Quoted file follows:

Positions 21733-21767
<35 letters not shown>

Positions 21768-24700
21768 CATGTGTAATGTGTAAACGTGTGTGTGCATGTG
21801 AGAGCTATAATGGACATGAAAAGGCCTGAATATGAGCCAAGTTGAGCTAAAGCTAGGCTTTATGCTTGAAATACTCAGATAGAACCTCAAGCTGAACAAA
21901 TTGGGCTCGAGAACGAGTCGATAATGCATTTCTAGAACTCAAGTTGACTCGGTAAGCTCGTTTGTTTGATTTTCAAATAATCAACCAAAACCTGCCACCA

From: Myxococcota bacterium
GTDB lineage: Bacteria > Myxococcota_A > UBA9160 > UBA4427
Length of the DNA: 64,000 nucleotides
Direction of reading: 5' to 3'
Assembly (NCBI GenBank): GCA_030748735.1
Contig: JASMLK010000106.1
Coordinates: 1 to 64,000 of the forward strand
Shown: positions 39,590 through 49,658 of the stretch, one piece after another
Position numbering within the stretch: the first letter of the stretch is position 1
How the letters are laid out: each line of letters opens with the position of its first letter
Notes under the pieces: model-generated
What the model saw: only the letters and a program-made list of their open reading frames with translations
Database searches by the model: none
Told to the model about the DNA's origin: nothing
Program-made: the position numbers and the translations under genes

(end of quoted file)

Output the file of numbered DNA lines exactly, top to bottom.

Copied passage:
Positions 21733-21767
<35 letters not shown>

Positions 21768-24700
21768 CATGTGTAATGTGTAAACGTGTGTGTGCATGTG
21801 AGAGCTATAATGGACATGAAAAGGCCTGAATATGAGCCAAGTTGAGCTAAAGCTAGGCTTTATGCTTGAAATACTCAGATAGAACCTCAAGCTGAACAAA
21901 TTGGGCTCGAGAACGAGTCGATAATGCATTTCTAGAACTCAAGTTGACTCGGTAAGCTCGTTTGTTTGATTTTCAAATAATCAACCAAAACCTGCCACCA

From: Myxococcota bacterium
GTDB lineage: Bacteria > Myxococcota_A > UBA9160 > UBA4427
Length of the DNA: 64,000 nucleotides
Direction of reading: 5' to 3'
Assembly (NCBI GenBank): GCA_030748735.1
Contig: JASMLK010000106.1
Coordinates: 1 to 64,000 of the forward strand
Shown: positions 39,590 through 49,658 of the stretch, one piece after another
Position numbering within the stretch: the first letter of the stretch is position 1
How the letters are laid out: each line of letters opens with the position of its first letter
Notes under the pieces: model-generated
What the model saw: only the letters and a program-made list of their open reading frames with translations
Database searches by the model: none
Told to the model about the DNA's origin: nothing
Program-made: the position numbers and the translations under genes